Additionally, the notifications are multi-lingual, and can be changed in the user settings. A passenger can also set an advanced notice timer when more time is needed to alight. Leveraging personal devices in this way is a viable alternative to hearing loops, and it broadens the use case to include people who have a temporary limitation such as from an ear infection, or a self-imposed limitation, such as headphones.

    The solution works throughout the train via Wi-Fi and went to trial testing for Transport of Wales in the UK in February, on the 769 fleet.

    Existing wireless communications systems, such as onboard Wi-Fi, can be used to improve the passenger experience for hearing-impaired customers.

  2. Guided Navigation
    Guided Navigation aims to improve accessibility in busy station environments for partially sighted and blind passengers by using technology powered by GoMedia’s real-time information solution.

    This feature was developed in partnership with the Royal Institute of Blind people (RNIB) in the UK and it provides real-time information to guide passengers through the station and to the correct train. It does this by leveraging NaviLens BIDI codes and to GoMedia’s live cloud-based passenger information system to display directions in the NaviLens GO app.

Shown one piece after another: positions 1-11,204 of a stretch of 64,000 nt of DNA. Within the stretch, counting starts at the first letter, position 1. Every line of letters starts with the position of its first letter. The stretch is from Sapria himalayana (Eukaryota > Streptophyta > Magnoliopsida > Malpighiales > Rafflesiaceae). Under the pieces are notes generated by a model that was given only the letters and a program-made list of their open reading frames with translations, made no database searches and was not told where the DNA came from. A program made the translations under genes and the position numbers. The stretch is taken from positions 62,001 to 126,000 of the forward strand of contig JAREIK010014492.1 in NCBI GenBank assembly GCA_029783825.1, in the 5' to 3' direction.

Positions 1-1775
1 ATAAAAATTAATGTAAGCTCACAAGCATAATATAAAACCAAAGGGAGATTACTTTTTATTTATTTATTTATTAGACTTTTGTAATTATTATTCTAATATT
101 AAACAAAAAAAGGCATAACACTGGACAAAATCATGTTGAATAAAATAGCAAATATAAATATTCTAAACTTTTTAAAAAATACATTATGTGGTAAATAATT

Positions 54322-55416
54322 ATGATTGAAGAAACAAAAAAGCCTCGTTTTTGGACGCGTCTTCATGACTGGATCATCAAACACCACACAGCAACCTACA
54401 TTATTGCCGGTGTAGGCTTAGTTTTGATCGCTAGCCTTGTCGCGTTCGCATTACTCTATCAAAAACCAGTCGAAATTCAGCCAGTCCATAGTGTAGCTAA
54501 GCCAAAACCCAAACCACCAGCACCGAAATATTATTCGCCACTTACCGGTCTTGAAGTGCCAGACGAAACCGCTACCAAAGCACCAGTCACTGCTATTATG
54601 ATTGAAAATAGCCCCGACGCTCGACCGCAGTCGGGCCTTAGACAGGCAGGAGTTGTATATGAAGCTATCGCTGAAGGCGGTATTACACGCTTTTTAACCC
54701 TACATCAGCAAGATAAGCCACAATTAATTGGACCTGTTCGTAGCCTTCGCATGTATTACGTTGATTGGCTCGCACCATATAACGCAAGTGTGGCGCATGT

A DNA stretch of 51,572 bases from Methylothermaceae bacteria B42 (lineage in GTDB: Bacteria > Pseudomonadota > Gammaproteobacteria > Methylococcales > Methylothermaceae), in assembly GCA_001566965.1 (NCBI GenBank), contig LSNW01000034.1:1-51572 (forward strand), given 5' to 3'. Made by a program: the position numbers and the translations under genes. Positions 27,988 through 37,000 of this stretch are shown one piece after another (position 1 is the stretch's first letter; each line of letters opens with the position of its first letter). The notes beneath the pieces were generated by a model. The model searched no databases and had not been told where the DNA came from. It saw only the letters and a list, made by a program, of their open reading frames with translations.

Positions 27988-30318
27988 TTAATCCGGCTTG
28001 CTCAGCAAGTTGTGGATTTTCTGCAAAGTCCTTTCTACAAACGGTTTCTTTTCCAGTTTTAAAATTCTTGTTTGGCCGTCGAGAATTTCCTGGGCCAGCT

Passengers simply hold up their smartphone. The device automatically recognizes any NaviLens BIDI codes in view and displays, live journey information, augmented reality with the arrows and instructions. As you move throughout the station or train, your phone continues to pick up BIDI codes and guides you to your destination.

    BIDI codes look similar to QR codes but are brightly colored and far more effective and secure for devices to pick up. They are registered 12x faster and take just a fraction of a second to read. A mobile device’s camera can read them from more than 30 meters away, and they can even be out of focus or orientation. Incredibly, a mobile device’s camera can pick up multiple tags simultaneously.